Ask Terry Questions Dilemma over withdrawing from (excellent) 401K or taking Social Security early

Dilemma over withdrawing from (excellent) 401K or taking Social Security early

By Terry Savage on June 18, 2014 | Financial Planning / Retirement

I’m 62 and have enough money to live on for about another year before I have to start taking money from my 401K or taking Social Security. Except during the Recession, my 401K has had a fantastic yield, and is growing now, as the Market is up. I don’t know if it would be better to let the 401K continue to grow and go for receiving Social Security earlier, or syphon a few thousand ($8,000-12,000) from my 401K each year and hold off on getting Social Security until I’m 66-70. I’m also wondering which choice would have the least impact income tax-wise. (My taxable income right now is so low that I don’t owe any federal or state tax. I’m getting spoiled. I’ve been spending down my savings.)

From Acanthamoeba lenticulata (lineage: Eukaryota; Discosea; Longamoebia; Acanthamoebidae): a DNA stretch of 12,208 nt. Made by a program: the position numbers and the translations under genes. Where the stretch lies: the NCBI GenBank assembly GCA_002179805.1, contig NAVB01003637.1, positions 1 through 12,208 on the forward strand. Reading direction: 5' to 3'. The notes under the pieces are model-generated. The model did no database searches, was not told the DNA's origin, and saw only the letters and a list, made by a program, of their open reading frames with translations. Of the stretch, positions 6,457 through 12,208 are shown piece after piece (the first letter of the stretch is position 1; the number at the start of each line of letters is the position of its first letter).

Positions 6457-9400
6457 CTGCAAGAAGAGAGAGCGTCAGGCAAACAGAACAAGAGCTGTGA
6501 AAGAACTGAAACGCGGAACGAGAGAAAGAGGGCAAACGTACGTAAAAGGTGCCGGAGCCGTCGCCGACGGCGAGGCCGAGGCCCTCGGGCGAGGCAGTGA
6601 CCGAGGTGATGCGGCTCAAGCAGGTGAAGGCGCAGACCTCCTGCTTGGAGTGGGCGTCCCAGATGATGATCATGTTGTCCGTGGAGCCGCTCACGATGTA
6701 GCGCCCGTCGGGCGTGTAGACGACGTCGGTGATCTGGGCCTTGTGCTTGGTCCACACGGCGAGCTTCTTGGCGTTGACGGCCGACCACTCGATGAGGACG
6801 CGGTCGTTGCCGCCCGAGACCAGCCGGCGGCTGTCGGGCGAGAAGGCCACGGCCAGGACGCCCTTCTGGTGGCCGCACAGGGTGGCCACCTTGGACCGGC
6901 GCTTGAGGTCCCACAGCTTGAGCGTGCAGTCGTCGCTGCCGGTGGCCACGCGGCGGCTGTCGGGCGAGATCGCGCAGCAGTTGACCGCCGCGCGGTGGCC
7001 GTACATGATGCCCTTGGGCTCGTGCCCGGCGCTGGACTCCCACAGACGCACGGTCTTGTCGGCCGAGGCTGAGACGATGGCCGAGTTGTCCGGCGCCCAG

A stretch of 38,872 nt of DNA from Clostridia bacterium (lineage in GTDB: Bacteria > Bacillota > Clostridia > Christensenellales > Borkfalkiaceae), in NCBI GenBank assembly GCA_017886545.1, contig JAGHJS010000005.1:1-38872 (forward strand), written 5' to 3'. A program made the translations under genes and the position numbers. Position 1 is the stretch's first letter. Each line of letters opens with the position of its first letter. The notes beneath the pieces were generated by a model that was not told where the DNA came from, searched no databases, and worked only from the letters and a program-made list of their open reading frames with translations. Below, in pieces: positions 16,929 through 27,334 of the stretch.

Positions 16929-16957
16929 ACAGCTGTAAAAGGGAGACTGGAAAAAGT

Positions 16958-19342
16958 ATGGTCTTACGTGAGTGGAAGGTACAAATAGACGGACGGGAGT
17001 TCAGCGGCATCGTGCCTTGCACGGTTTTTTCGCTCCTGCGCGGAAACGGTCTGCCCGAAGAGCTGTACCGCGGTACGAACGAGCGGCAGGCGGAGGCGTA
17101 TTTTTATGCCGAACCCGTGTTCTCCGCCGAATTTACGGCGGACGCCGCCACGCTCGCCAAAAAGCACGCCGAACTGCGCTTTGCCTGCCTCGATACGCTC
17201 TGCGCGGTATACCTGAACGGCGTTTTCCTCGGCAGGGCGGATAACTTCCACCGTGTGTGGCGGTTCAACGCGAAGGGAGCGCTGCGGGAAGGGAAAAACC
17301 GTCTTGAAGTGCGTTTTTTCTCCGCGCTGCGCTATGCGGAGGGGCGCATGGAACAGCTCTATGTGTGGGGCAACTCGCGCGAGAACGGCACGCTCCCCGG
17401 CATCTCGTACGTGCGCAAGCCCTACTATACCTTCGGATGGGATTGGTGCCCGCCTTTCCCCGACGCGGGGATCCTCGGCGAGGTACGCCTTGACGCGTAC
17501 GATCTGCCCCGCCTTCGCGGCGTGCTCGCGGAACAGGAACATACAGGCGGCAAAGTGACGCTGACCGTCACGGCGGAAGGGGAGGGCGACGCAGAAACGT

Terry Says:  You need a serious analysis of your financial situation.  And without even doing the specific numbers I am going to bet on two things:  First, you quit working too soon — and unless you have an illness that will dramatically shorten your expected life span, you need to continue to work (even part time) for the next 6-8 years!   Second, you should likely wait to take Social Security until at least full retirement age, because you lose about 8 percent a year (and future cost of living increases on the higher base) if you take SS early.

BUT, instead of taking my guesses, you need to do the planning work.  The best place to go for that is T. Rowe Price (800-638-5660) and ask for their Retirement Income Counseling service.  You’ll work with a certified Financial Planner who can give you the big picture and the specifics based on the amount and investments in your 40l(k) and your cost of living — including medical expenses, Medicare at 65, and supplement plus prescription drug plan costs.  All that will add up which is why you should continue to work and set aside some more money after taxes if you possibly can.  Please let me know what they say after you finish your retirement income consultation!

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